If clients are unsure what their goals should be, Priti Ajit Kucheria, LUTCF, CFP, a 21-year MDRT member and 18-time Top of the Table qualifier from Mumbai, India, tells them they should plan for living too long, dying too early, getting sick, and maintaining expenses to accommodate their current or desired lifestyle. Then she delves in with open-ended questions: What does retirement mean to you? What is your dream for yourself, for your family, if money was not an issue? Do you have a bucket list?

“After having them list all their aspirations, I tell them that we need to segregate the list into needs and wants, in order to prioritize the deployment of existing and future wealth,” Kucheria said. “I assist them by simply defining the two terms: A need is something that you think is necessary for your own and for your family’s well-being. All the other desires are wants. I am conscious of not advising while the distinguishing happens. (An advisor) has to remove one’s blinders and be open to the client’s perspective, which substantially varies from client to client.”

For Douglas S. Grant, LUTCF, RICP, an eight-year MDRT member from Hilton Head Island, South Carolina, USA, setting expectations involves discussion during the initial meetings about three different buckets of investments. He specializes in working with business entrepreneurs and scores his clients’ risk tolerance and capacity for loss in three ways: retirement assets, nonretirement assets and their whole portfolio. Depending on their goals and circumstances, he may put some of their money in longer-term annuities or retirement funds, but he’ll suggest keeping access to cash, perhaps through a loan from a life insurance policy, should an immediate need arise. During the height of the pandemic in 2020, a client had an opportunity to buy a warehouse near his manufacturing facility and needed $20 million. Through some withdrawals and a couple of loans, Grant was able to tap in to the more liquid of buckets and raise the money. The client purchased the property and had since repaid most of that money back to his plan.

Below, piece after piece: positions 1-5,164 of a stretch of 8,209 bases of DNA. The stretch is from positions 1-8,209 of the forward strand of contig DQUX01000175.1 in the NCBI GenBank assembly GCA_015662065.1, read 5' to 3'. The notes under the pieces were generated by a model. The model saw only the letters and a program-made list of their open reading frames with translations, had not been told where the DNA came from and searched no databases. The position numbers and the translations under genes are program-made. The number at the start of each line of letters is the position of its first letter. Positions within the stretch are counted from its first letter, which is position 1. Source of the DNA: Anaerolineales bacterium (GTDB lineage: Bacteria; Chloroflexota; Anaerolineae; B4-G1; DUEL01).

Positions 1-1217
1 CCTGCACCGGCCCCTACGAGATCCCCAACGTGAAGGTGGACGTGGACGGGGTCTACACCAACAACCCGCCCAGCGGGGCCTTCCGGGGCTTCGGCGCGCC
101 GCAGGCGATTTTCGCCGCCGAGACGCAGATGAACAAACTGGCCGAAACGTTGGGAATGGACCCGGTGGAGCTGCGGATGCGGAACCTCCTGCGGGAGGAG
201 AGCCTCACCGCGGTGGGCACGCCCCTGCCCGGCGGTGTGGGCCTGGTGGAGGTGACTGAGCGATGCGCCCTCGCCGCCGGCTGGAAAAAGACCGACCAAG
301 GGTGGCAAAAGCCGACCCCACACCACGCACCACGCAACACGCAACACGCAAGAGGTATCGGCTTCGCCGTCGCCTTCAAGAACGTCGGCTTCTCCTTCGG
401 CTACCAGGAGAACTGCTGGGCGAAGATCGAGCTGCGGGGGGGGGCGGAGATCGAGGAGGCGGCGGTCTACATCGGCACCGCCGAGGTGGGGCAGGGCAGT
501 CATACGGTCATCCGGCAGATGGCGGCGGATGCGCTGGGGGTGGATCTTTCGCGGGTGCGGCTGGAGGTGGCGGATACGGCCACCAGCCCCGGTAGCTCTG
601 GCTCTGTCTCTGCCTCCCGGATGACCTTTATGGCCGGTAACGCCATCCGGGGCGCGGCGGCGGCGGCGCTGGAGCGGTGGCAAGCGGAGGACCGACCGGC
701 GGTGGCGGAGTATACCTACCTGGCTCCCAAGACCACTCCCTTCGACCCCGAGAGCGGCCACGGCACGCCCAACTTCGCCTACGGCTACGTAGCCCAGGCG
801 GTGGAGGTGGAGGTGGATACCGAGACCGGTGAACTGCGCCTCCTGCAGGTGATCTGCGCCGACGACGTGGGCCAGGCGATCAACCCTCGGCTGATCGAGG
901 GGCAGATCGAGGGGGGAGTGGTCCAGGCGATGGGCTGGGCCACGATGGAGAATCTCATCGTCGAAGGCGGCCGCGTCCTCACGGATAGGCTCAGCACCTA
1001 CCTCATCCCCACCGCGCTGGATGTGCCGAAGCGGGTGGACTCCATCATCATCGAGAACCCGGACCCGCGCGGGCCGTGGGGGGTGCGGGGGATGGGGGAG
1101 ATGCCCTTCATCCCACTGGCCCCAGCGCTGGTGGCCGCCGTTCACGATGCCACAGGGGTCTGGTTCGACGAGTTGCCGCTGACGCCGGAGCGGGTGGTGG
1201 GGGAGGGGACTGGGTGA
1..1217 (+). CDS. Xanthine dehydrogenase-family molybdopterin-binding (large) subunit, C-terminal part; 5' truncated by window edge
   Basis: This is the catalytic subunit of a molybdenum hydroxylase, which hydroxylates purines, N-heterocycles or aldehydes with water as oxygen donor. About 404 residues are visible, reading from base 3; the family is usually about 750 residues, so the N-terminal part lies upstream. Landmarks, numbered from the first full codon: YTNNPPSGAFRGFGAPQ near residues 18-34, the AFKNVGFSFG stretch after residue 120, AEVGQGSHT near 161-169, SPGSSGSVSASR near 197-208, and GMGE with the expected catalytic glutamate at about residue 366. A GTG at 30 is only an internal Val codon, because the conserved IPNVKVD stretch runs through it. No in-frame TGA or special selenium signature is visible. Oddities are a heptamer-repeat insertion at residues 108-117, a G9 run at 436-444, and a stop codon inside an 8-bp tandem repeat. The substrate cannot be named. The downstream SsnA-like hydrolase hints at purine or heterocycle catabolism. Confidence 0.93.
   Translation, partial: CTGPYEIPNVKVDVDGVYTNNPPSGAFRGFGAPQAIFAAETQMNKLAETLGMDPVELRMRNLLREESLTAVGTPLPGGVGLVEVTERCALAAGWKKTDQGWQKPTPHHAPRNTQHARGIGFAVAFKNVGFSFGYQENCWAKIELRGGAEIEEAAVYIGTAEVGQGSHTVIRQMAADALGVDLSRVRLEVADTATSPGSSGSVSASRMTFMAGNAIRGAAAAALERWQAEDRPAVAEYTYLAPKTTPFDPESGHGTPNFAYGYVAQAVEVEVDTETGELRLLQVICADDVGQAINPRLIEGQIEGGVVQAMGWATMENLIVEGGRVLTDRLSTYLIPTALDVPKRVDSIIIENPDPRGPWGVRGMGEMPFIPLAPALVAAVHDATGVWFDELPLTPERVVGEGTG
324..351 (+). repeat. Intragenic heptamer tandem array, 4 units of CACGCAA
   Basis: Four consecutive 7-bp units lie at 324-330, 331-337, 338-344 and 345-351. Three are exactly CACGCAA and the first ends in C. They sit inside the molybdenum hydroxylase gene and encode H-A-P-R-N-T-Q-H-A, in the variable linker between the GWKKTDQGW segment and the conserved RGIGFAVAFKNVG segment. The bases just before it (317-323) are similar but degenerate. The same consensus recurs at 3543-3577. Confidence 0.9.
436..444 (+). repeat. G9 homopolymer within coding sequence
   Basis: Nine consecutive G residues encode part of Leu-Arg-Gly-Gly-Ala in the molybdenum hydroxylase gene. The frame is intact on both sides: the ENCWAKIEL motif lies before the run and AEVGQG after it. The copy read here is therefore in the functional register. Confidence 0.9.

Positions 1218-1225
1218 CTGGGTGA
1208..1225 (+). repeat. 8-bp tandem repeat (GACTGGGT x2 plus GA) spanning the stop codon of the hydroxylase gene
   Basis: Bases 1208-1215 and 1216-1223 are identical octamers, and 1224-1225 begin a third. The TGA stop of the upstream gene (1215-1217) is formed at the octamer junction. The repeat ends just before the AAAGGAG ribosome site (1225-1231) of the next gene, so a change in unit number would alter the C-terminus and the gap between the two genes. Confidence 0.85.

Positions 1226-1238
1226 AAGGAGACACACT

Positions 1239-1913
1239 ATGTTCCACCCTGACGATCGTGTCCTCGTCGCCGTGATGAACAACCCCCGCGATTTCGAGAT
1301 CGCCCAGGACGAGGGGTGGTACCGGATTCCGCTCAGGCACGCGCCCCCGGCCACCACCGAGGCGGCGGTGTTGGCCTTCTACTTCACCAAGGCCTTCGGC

“Seeing those expectations and letting clients know that we have different pockets or buckets of money and places where we can grab cash if it’s an emergency or if the markets are down, so they don’t have to take a hit, they really appreciate that,” said Grant.

The risk and fees talk

Any advisor worth their fees assesses prospects for risk tolerance and their capacity for loss. Presenting those analytics clearly will not only educate prospective clients but help sync expectations as well.

Helen Jayne West, APFS, a 23-year MDRT member from Plymouth, England, UK, has prospects complete a questionnaire before the first meeting as part of a profiling tool that scores risk tolerance on a scale from one to 10, with 10 being the most aggressive investor. Next, she creates a dummy portfolio based on the score and explains that the projected return is based on past performance so there is no guarantee that returns will repeat. She will then show her prospects a color-coded pie chart representing how their money would be allocated and the projected return in the example portfolio. For example, if the individual is a low-risk investor who scored less than four, she’ll use that opportunity to explain that most of the expected annual return for that portfolio would be canceled by what she charges and would not be a worthwhile investment for them.